This event will take place only two days before Flag Day on June 14th.  Come join us for this very special time.

Wednesday, May 25, 2011

Our Summer Reading Programs are just around the corner

     We are soooo busy getting ready for all the summer reading programs.  With school out now, there will be a large group of children visiting the library on a continuing basis, probably more than during the school year.  And I just can't blame them for visiting more.  We have some great things planned!
     All during June there will be something special going on, not only at the Moultrie Library but also at the Doerun Library.  Even the Bookmobile will begin signing up readers on May 25.
     Miss Norma, the Children's Librarian, has a great line-up of programs for children ages 9 and under at the Moultrie Library.  Artist Miss Sally will have "Make and Take" items; Tommy Johns, the magician from Atlanta, will have unbelievable tricks; Windell Campbell will have "Story Travels"; and Andy Offutt Irwin will have stories to tell, also. There will even be "Didgeridoo Down Under" entertainment, a juggler, and musicians.  All these programs will be on Tuesdays, 6:30 to 7:30 p.m., and on Thursdays, 10 to 11 a.m.
     The pre-teens and teens will have a summer program called "Just4Teens."  On Thursdays in June, 6 to 7 p.m. at the Moultrie Library, they will have programs on geocaching and games; one called "You be the Judge" and one called "The Wayward Peach from Okinawa"; and one of the best, "Members' Choice."
    And not to forget the Doerun Library, their programs will be on Wednesdays from 3 to 4 p.m.  Again, you'll find Miss Sally there, as well as juggler Ron Anglin, and pint-size polka music, just to name a few.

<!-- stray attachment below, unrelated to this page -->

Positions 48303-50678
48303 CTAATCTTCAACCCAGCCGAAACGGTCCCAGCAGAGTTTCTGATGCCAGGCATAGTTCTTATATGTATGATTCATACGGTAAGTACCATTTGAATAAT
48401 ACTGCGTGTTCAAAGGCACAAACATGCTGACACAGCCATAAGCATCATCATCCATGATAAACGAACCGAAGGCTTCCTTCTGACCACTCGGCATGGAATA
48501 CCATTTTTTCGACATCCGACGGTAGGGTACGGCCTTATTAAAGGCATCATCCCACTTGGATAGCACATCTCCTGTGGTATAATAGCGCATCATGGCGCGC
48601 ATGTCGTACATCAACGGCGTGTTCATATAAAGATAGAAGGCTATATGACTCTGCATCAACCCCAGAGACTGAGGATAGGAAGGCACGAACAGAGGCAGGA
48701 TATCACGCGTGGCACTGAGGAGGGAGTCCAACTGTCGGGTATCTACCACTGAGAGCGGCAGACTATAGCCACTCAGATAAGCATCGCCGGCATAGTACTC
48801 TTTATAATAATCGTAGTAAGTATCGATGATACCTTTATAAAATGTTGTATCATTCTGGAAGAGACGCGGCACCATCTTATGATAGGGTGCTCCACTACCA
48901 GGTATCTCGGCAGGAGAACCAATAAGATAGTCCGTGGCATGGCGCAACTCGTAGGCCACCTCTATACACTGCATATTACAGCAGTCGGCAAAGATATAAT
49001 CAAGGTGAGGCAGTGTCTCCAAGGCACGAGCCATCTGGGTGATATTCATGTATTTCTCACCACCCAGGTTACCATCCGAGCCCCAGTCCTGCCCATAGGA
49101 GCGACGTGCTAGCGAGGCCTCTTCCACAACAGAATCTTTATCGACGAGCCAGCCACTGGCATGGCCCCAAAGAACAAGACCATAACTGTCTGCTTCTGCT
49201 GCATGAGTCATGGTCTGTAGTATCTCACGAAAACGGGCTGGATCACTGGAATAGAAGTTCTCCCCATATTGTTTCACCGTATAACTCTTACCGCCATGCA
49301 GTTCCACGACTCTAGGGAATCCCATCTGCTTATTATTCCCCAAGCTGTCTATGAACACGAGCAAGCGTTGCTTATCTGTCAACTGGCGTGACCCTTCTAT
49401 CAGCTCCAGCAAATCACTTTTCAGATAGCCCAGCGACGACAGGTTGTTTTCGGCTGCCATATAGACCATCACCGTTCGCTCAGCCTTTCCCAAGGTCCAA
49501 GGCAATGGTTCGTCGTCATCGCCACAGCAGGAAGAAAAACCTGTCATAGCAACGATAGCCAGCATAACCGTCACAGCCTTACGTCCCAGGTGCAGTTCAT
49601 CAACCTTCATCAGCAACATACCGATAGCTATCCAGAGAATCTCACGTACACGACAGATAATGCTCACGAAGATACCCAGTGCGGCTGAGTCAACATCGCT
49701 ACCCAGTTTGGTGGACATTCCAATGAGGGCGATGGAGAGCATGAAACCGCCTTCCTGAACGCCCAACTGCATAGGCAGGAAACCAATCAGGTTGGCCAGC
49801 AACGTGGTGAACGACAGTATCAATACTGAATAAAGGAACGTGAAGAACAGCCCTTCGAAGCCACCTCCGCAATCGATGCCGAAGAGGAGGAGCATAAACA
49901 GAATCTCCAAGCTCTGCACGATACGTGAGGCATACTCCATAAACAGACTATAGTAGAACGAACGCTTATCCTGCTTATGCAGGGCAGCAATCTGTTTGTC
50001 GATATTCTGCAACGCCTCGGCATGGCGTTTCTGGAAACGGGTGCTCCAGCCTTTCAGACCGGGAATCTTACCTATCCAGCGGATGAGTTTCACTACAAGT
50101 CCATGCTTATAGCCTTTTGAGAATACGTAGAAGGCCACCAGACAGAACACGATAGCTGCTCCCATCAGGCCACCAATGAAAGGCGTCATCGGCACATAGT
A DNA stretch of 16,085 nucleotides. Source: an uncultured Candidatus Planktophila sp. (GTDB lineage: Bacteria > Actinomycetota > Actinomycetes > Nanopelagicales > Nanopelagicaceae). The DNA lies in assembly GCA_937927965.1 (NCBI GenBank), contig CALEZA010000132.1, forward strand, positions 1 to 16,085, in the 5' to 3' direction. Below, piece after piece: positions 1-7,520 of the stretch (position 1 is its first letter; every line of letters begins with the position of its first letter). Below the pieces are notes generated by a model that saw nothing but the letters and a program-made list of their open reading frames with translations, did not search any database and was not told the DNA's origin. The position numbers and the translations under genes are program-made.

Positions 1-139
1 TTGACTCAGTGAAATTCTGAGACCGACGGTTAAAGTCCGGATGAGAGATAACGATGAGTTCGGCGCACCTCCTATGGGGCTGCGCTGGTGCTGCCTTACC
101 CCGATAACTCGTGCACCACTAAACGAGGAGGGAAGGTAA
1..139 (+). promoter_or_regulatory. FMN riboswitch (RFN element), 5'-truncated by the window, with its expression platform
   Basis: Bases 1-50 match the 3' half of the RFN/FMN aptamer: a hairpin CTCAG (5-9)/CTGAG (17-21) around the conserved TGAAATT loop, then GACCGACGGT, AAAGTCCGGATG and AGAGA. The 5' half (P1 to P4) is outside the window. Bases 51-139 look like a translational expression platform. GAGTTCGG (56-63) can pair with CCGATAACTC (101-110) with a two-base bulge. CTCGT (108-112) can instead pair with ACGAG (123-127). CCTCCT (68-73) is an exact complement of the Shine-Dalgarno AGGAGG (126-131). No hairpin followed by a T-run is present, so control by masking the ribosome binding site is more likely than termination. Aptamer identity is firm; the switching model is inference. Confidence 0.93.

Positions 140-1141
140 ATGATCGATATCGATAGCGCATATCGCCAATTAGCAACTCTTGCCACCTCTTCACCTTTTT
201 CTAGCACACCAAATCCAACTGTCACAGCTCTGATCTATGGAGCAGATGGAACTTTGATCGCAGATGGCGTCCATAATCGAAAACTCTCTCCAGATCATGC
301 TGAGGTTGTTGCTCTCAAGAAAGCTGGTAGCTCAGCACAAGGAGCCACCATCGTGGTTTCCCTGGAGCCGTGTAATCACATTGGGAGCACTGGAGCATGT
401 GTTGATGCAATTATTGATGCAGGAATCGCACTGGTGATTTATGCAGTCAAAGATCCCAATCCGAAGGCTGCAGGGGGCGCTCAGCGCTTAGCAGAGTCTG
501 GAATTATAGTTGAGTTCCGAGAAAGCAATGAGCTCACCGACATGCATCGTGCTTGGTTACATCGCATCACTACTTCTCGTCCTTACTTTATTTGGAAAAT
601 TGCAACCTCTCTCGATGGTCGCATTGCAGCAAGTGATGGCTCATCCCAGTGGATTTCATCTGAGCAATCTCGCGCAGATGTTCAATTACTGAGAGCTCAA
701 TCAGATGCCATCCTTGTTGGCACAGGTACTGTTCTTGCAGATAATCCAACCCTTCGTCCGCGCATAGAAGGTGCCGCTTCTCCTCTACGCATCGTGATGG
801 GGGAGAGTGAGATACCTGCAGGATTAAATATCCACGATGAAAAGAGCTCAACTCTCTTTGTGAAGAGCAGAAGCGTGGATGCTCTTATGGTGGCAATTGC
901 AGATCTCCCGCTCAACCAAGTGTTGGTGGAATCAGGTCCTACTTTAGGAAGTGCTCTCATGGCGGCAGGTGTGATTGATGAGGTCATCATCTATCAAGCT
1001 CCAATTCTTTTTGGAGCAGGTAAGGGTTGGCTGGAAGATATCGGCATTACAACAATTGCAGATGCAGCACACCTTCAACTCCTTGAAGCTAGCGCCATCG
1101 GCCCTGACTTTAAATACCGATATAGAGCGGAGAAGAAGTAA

A special to this year's reading clubs will be the new adult program, "Novel Destinations."  Why should kids have all the fun?  Pack your bags and get ready to go!  On June 7, The Adventure Begins will  register adults joining the fun and provide the first sign-ups with gifts.  On June 14, Thomasville author Janet Litherland will visit and talk about her trips to Ireland to gather inspiration for her books.  The other three Tuesdays in June will show case Cruisin' and The Virtual Tourist.  And on July 12, we'll have a program about Italy, Romanzo Destinazioni.  Times for these programs will be 6:35 to 7:25 p.m. (to accommodate parents who bring their children to the evening programs).
     I'm looking forward to these good times.  I love to watch the children bounce with excitement as they head toward their special event.  And for the first time, I'll get to join in as a member of the adult reading group.
     Don't forget the library now that school's out!  This is when the biggest show begins...Summer Reading Programs.  And for the WHOLE family this summer. 
     See you there!

Thursday, May 12, 2011

Our Top-7 Best-Selling Books in comparison to...

     You know how you're out there on the Internet, doing your afternoon search, running through your favorites, and suddenly a question mark hits you?  That just happened to me.
     One of my favorites to check every now and then happens to be the USA Today Best-Selling Books Top 150.  Of course, I  really don't read the whole top 150.  I'm more interested in the top...say...twenty.  And today I wanted to see how many of the top 20 we have right here in our library. 
     Want to know what our Top 7 are?  The same ones on the USA Today's list of top 20?  Here they are:
  • At USA's #3 is James Patterson and Maxine Paetro's 10th Anniversary.  We have both the book and audio book.  Plus we have Patterson's The 9th Judgment in book and audio.
  • Water for Elephants by Sara Gruen is USA's #4.  It's in our library for you to read.  (Did you see the movie?)